8. I've been here since 2003 I think, so not as long as some. It was right after I left the adult world to go to NICU. So many changes in these last few years. I think Dan Gilbert gave a Ted Talk discussing how we always underestimate how much our own selves will change over time and that is SO true in my life. I was very resistant to advancing my education beyond my ADN but finally gave in. Loved the research sections so much that I had to have more. So that got me roped into a PhD program. 4 years later I'm writing my dissertation and hope to defend it sometime next Spring. Looking forward to exploring the world of Nursing Science as a career (scary). AN played a role in convincing me I could succeed in advancing my degree. My biggest contention over the years was that "I can't write". In helping to convince me I could, my husband pointed out how I was prone to writing out 300-400 word diatribes on AllNurses (with careful spelling and grammar because that's just proper). I conceded he might have a point, and turns out he had a point. My dissertation chair, in reviewing what challenges I could expect to face through this process did point out that "well, you can write quite well, so that's not a worry" (and the tears started up again). I guess this educational process would count as my most significant. My initial education was through a not-well-rated and anti-science homeschool curriculum which contributed to my feelings of educational inadequacy. Making it through BSN and now almost through PhD while working (full time at first, now PT) is really all I have to show but it's not nothing.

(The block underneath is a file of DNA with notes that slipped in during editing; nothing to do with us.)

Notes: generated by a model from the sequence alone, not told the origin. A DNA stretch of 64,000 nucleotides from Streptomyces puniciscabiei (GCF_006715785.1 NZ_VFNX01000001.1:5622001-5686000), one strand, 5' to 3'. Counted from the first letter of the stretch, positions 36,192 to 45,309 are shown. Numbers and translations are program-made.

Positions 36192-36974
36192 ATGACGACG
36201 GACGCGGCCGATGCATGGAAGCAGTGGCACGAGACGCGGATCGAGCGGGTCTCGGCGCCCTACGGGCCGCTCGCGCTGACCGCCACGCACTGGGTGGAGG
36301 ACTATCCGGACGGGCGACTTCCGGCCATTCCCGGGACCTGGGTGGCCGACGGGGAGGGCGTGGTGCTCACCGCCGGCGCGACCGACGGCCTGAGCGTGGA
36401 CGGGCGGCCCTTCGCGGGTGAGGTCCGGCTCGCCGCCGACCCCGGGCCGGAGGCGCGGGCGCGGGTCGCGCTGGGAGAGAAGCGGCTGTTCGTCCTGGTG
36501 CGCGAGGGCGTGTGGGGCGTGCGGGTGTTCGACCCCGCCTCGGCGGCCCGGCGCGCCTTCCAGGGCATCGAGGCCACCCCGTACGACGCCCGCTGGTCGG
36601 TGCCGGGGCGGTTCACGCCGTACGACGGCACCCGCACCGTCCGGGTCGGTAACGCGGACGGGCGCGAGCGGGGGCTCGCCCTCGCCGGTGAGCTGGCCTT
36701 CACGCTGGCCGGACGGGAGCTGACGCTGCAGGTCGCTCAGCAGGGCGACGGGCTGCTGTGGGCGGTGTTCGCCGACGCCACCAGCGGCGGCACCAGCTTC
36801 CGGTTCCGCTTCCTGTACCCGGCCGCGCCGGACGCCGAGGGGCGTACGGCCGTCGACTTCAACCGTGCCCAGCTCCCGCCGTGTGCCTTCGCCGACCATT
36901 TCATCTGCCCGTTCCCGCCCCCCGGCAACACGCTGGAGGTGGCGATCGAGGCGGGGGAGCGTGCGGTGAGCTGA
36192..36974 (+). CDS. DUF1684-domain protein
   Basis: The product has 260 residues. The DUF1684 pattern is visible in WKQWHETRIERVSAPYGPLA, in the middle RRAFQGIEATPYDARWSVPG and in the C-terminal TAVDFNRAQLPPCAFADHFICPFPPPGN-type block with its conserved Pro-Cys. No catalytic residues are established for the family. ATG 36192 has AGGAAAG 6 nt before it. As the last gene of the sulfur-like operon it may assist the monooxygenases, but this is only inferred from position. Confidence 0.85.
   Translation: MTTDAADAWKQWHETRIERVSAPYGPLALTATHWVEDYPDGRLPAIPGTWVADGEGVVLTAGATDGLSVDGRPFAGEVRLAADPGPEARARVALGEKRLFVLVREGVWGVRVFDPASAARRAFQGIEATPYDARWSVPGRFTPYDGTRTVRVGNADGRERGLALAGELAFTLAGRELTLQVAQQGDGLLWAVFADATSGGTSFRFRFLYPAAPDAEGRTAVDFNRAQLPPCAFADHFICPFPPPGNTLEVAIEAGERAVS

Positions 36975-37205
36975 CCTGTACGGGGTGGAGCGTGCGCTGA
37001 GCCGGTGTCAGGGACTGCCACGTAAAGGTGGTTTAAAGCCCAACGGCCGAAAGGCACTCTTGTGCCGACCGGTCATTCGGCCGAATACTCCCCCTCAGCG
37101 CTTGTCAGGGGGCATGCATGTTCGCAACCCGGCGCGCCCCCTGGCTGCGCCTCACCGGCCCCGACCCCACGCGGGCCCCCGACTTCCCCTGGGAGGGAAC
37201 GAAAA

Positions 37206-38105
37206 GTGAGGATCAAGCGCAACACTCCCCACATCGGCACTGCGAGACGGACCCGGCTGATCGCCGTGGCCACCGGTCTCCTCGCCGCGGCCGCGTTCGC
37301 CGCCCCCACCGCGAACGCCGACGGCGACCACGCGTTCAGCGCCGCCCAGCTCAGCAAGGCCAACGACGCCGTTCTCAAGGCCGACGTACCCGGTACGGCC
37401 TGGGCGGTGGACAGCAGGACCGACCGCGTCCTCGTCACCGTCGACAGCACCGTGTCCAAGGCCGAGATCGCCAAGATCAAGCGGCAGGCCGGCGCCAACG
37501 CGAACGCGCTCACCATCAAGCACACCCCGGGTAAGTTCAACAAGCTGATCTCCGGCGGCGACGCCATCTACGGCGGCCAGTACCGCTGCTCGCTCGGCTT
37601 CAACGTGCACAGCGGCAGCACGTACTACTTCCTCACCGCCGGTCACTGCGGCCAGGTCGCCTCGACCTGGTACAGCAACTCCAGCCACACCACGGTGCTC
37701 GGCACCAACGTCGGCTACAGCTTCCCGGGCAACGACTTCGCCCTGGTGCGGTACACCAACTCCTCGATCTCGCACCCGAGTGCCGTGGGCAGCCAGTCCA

9. TiffyRN

    UT arlington PMHNP Fall 2016

    Hey there An folks. I'm a long time AN member and my program is actually BSN to PhD however. . . Since you guys have all applied to PMHNP program at UTA I was wondering if anyone here would be willing to chat with my husband who is looking to attend this program. He's a current BSN RN with 16 years experience. We are local to UTA so this program would be great. If any would be wiling to answer a few questions, sent me a PM through AN! Thanks!
  10. TiffyRN

    UTA Spring 2019 PMHNP

    Hey there An folks. I'm a long time AN member and my program is actually BSN to PhD however. . . Since you guys have all applied to PMHNP program at UTA I was wondering if anyone here would be willing to chat with my husband who is looking to attend this program. He's a current BSN RN with 16 years experience. We are local to UTA so this program would be great. If any would be wiling to answer a few questions, sent me a message through AN! Thanks!